Here’s an illustrative example, except the dude with the laptop bag is a resident with a $-250,000 over his head:

Also this:

But then this is you a few years as Dr. Yoloswag:

Positive Net Worth

So what’s the best way to establish positive net worth? It’s actually relatively easy (in concept):

  • Save money
  • Pay down debt
  • Don’t buy depreciating assets
  • Don’t add any more liabilities

Let’s break this down a little more:

Save money

As a resident, try to save as much as you can, but not just into your bank account. You want your money to make money (compound interest). The best way to do this is to put money into a Roth 401k/403b in Residency, as I’ve stated before.

Pay down debt

This is the big one.For many, student loan debt will be the driving force behind their negative net worth. However, there isn’t that much you can do on a resident’s salary while you are using RePAYE. Make the payments like clockwork. If you have extra money from moonlighting, throw it at your loans or add it to your Roth 401k/403b in Residency.

Don’t buy depreciating assets

Pretty much any car you buy is a depreciating asset. As soon as you buy it and drive it off the lot, a car can lose up to 30% of its value. This is especially true for expensive German luxury cars:

Here’s a good example:

True Cost To Own for a BMW 3 series – 2016 328i (I used the 12208 zip code for Albany)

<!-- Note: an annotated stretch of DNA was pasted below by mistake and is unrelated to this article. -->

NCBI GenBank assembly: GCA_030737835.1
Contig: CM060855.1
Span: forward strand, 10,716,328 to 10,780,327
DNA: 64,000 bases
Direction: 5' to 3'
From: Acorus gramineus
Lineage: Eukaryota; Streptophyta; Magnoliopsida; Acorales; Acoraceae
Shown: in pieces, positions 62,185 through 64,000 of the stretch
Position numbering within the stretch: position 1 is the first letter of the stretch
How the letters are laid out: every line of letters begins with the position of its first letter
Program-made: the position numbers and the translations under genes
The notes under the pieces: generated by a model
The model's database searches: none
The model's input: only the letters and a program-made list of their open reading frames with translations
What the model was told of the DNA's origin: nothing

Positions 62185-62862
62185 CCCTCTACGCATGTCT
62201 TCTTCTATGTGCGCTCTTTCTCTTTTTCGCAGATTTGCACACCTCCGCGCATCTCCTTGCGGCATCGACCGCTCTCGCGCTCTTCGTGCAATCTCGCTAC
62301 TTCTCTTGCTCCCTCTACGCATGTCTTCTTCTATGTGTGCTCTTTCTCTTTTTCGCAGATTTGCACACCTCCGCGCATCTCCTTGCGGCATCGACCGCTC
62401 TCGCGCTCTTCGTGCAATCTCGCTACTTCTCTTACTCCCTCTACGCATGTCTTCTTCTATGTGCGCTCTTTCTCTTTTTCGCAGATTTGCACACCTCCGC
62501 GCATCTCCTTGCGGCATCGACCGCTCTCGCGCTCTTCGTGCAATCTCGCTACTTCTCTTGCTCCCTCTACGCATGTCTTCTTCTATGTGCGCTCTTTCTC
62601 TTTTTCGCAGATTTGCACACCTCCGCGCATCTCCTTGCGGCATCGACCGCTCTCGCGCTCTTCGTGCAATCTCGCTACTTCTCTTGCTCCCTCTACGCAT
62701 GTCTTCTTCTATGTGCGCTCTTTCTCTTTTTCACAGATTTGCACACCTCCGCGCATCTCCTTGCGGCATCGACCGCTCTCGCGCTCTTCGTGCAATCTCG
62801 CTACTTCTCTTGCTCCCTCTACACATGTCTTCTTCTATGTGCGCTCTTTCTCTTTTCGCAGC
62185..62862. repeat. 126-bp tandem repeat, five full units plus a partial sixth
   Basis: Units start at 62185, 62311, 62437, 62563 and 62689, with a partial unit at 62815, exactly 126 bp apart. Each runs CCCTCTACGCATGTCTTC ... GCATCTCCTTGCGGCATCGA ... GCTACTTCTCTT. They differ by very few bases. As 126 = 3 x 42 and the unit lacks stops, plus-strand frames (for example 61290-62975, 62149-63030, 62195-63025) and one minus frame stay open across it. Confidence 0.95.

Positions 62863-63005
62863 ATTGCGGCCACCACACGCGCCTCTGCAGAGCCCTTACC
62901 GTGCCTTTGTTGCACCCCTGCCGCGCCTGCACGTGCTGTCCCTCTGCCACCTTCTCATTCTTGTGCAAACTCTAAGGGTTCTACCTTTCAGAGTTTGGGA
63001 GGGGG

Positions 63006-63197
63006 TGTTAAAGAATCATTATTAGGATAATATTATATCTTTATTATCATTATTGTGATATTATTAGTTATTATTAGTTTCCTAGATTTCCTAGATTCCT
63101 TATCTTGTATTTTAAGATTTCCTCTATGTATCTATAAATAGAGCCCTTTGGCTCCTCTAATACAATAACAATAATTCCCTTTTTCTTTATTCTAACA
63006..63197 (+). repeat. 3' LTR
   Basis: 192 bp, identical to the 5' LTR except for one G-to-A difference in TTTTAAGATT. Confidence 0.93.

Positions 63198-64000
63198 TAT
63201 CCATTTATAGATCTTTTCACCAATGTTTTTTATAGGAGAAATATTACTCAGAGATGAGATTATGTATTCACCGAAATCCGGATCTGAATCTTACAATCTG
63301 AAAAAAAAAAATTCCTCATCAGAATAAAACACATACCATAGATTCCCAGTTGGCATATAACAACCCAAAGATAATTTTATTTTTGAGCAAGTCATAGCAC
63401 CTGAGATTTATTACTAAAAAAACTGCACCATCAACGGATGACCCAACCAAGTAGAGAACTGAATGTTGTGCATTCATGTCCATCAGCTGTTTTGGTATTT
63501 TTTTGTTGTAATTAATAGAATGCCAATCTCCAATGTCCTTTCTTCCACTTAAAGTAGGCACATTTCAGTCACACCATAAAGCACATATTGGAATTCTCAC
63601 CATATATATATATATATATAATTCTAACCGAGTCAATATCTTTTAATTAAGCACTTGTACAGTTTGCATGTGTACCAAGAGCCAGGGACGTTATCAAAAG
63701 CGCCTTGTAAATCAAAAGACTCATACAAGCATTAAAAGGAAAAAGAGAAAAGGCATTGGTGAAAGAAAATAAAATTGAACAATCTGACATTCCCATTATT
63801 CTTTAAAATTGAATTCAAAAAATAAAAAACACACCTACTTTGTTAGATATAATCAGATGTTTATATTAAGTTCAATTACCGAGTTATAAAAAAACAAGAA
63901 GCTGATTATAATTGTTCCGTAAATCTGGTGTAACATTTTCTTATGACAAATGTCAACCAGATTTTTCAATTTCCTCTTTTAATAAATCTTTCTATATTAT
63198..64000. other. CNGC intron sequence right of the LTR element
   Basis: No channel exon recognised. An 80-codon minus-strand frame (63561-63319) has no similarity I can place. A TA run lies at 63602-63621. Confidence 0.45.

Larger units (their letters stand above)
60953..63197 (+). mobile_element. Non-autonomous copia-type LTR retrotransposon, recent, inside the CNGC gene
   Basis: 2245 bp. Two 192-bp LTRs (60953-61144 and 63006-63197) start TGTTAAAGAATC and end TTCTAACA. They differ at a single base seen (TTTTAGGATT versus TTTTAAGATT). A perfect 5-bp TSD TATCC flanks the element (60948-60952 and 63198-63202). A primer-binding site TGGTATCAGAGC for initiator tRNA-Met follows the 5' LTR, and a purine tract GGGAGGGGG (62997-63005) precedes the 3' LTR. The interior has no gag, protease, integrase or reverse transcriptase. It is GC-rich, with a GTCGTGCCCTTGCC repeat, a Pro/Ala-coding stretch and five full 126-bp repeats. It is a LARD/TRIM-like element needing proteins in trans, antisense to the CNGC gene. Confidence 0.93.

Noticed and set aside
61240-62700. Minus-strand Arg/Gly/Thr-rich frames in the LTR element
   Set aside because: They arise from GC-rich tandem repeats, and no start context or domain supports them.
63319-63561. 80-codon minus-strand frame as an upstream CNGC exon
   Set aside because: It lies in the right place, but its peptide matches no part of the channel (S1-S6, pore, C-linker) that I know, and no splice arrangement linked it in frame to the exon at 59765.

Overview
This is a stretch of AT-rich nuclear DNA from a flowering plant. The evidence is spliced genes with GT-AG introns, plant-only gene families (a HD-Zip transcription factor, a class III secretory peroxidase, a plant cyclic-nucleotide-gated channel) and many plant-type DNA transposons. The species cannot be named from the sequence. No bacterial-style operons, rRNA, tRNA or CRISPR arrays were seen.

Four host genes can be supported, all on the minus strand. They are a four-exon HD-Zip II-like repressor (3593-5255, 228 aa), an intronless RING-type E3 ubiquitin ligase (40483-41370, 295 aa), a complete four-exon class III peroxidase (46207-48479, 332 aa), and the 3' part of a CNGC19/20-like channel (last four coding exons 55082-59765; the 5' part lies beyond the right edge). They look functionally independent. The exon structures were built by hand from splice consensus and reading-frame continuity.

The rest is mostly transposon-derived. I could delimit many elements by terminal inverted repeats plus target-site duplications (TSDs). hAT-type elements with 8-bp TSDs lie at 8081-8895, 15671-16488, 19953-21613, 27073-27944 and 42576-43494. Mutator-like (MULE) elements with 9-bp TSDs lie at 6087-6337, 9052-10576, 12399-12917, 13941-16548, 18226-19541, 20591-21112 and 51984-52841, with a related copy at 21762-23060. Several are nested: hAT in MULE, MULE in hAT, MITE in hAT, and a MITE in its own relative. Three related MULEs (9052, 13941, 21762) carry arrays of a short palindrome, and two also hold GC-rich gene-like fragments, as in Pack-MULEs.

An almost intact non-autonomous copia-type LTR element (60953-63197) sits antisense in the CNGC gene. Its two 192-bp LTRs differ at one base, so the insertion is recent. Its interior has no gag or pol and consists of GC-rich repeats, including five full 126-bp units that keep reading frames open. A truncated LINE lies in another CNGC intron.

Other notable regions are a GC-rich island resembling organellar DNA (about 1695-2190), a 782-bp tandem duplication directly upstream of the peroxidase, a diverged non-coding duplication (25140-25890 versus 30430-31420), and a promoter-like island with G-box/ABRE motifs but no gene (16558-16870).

This car depreciates $24,747 in 5 years… and $10,432 was in the first year.

Now, I won’t deny you that having a nice car is an enjoyable experience. However, just make sure that the experience you’re getting is worth it to you, especially if you have a lot of negative net worth. Remember that while the Value Cost Ratio is relative, you need to try to keep it reasonable.

Don’t add more liabilities

The major liability that young physicians like to add is a house. Many will argue that having a house is an asset and not a liability (usually financial advisors, bankers, etc.). Others will argue that a house is always a liability and never an asset . However, I think this is another one of those “it depends” kind of things.


Let’s say you buy a house for $300,000 and put down a healthy $100,000 down payment. That’s a 33% down payment. Then you have $100,000 of equity in the house to start off with.  You’ve converted $100,000 of an asset (money) into your house. In this case, it’s probably reasonable to consider your house an asset, assuming the housing market is stable. In the worst case scenario, you should be able recoup at least some of that $100,000 you had.


However, if you buy the same $300,000 house with no down payment, and you start off with $0 in equity in a house. (Physician Home Loan) Then that’s definitively a liability. You are upside-down on the house from the beginning because you have no equity in it. If you were to sell the same day at the same price (or even slightly higher), you will likely be taking a loss because of closing costs.